Smaller companies, like yours, are making the jump to virtualization every day. Though the technology has been around for decades, newcomers may have trouble knowing where to begin given the vast array of virtualization possibilities.
The machine-based world of technology can appear void of human touch to many outside of it. Which can make selling technology services to living, breathing humans even more of a challenge.
One method for adding a dash of humanity is incorporating emotion-based selling techniques – a powerful (and proven) weapon used by salespeople around the world.
We just hosted a remote training session for a team in New Jersey from our home base in Vermont and WOW! It went great.
When it comes to software training, our first instinct is often to set up in-person instruction. Doing so allows for immediate feedback, quick access to answers when questions arise, and a personal touch.
Your team is up and running with Office 365 and its cloud storage solutions: OneDrive for Business and SharePoint. (Congrats - take a bow!)
Each week it seems like more organizations are embracing Skype for Business for internal (and sometimes external) communications. Maybe you are in the same boat. If so, you've come to the right place!
Peanut butter and chocolate. Ham and eggs. Star Wars and J.J. Abrams. Some things are just better together.
What good is it to have the latest software updates if they are not being used productively? Considering how much your company spends on software expenses, investing just a fraction of that into targeted training will give your organization a serious competitive edge.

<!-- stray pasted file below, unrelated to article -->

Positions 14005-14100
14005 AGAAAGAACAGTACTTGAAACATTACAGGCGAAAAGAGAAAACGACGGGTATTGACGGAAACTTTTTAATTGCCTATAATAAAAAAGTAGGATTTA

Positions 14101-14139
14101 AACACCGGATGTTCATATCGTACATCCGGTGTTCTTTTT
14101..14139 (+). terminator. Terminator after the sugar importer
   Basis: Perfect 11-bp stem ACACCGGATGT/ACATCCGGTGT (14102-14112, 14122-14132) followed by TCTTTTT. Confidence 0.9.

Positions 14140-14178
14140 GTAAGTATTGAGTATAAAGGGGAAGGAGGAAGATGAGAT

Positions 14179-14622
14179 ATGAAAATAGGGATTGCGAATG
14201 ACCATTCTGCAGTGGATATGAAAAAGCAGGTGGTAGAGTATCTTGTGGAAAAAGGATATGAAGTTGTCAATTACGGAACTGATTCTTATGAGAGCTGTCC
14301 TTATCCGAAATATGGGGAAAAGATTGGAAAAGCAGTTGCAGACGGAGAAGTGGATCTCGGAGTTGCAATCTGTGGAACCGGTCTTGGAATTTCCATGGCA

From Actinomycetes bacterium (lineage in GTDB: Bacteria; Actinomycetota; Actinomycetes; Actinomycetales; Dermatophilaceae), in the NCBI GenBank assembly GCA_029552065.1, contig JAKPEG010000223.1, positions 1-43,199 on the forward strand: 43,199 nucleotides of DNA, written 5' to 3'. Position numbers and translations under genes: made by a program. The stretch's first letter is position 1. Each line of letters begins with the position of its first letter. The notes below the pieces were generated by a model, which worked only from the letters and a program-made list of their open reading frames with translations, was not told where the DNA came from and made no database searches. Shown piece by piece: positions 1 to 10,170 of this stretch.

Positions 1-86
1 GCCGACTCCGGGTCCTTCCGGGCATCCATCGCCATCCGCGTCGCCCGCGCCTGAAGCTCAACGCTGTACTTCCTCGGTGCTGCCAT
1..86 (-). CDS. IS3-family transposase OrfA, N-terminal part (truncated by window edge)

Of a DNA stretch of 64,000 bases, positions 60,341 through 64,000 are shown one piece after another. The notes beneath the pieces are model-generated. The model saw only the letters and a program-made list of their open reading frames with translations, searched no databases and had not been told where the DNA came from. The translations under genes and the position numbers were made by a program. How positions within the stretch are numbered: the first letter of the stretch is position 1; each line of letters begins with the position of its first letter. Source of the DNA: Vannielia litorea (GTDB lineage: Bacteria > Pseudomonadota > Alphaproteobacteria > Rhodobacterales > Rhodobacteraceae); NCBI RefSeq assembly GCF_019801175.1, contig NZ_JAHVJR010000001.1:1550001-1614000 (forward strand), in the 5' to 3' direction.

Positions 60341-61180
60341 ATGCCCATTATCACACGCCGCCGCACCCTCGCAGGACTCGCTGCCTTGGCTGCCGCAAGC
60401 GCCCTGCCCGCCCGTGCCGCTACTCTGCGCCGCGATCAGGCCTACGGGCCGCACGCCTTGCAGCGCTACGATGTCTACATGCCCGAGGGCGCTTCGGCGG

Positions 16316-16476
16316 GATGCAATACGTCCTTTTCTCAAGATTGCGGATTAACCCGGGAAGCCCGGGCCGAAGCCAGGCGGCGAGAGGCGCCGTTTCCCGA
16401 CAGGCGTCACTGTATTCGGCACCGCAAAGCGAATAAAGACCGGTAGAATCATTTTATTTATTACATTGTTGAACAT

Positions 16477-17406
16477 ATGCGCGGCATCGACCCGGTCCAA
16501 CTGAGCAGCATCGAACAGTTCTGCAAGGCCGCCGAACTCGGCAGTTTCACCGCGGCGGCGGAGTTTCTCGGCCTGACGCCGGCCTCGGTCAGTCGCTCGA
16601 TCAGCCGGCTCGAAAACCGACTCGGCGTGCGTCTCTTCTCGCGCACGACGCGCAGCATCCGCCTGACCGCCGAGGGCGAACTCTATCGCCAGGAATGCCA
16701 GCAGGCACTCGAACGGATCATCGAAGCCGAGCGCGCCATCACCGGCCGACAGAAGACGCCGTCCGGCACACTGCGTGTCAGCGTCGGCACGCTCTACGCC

If you are one of those clever MSPs, you are always looking to keep your customers happy in the long run and increase your per-customer ROI. Depending on which expert you consult, acquiring a new customer is anywhere from five to 25 times more expensive than retaining an existing one.
Every successful MSP is built upon valuable, reliable services. The trick is learning to stand out in the sea of service providers. What differentiators will help bring more customers in the door, and help you maximize the lifetime revenue you can earn from each customer?
With the each new deployment of Microsoft Office there are great new features. Sometimes we lose a feature we love (Status Bar Sum Total Disappears 2010 to 2013 Upgrade), but more times than not, we gain better features, and more collaboration options.
Tags: Microsoft Office
I recently spoke with an HR person at a mid-sized company, and an IT leader at a smaller non-profit organization. Both conversations were about Office 365 training for their employees.
It's probably obvious that when you introduce a completely new software platform at your company you should have a training plan ready. But what you might not have realized is the importance of establishing such a plan when you're rolling out a newer version of something familiar—such as Office or email software.
The truth is when migrating to newer versions of software, training can help prevent productivity loss. Beyond that, short training sessions can help users maintain their skill sets while highlighting new features that can boost their capacities of using the software.
Tags: Software Rollout
You can’t go a week without hearing about a well-known business making the move to Office 365. Microsoft highlights many migrations on their Microsoft Office Blog. While many enterprise size clients have a direct line to licensing questions with Microsoft, the small to mid-size businesses are often times working with a Managed Service Provider (MSP) or even trying to figure out costs on their own.
Hunting for a competitive edge takes more time than most MSPs have available. Clients need help. You’re out doing your best to impress prospective ones. System monitors are failing and flashing. How could you possibly think about planning future success with so much needing your attention right now?